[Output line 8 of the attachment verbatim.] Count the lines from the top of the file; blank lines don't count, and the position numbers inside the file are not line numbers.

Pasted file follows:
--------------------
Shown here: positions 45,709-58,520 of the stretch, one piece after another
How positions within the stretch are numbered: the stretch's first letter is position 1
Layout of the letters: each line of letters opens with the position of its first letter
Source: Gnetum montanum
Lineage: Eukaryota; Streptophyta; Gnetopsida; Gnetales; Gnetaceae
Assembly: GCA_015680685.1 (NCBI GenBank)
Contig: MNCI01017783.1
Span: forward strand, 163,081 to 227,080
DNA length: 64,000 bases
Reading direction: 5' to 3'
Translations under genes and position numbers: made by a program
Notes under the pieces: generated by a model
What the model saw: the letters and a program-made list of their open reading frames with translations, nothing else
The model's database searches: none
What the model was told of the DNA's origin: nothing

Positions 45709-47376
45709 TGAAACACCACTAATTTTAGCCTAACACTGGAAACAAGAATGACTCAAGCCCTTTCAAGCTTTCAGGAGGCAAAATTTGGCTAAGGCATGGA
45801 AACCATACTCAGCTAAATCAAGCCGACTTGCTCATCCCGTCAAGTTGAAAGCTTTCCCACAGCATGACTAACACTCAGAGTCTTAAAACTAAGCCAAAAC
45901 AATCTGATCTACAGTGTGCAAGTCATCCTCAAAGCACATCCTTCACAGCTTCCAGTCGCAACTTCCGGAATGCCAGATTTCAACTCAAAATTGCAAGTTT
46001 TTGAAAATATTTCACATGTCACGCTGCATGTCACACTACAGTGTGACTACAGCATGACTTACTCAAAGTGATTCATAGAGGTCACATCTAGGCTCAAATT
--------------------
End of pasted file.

Span: forward strand, 163,081 to 227,080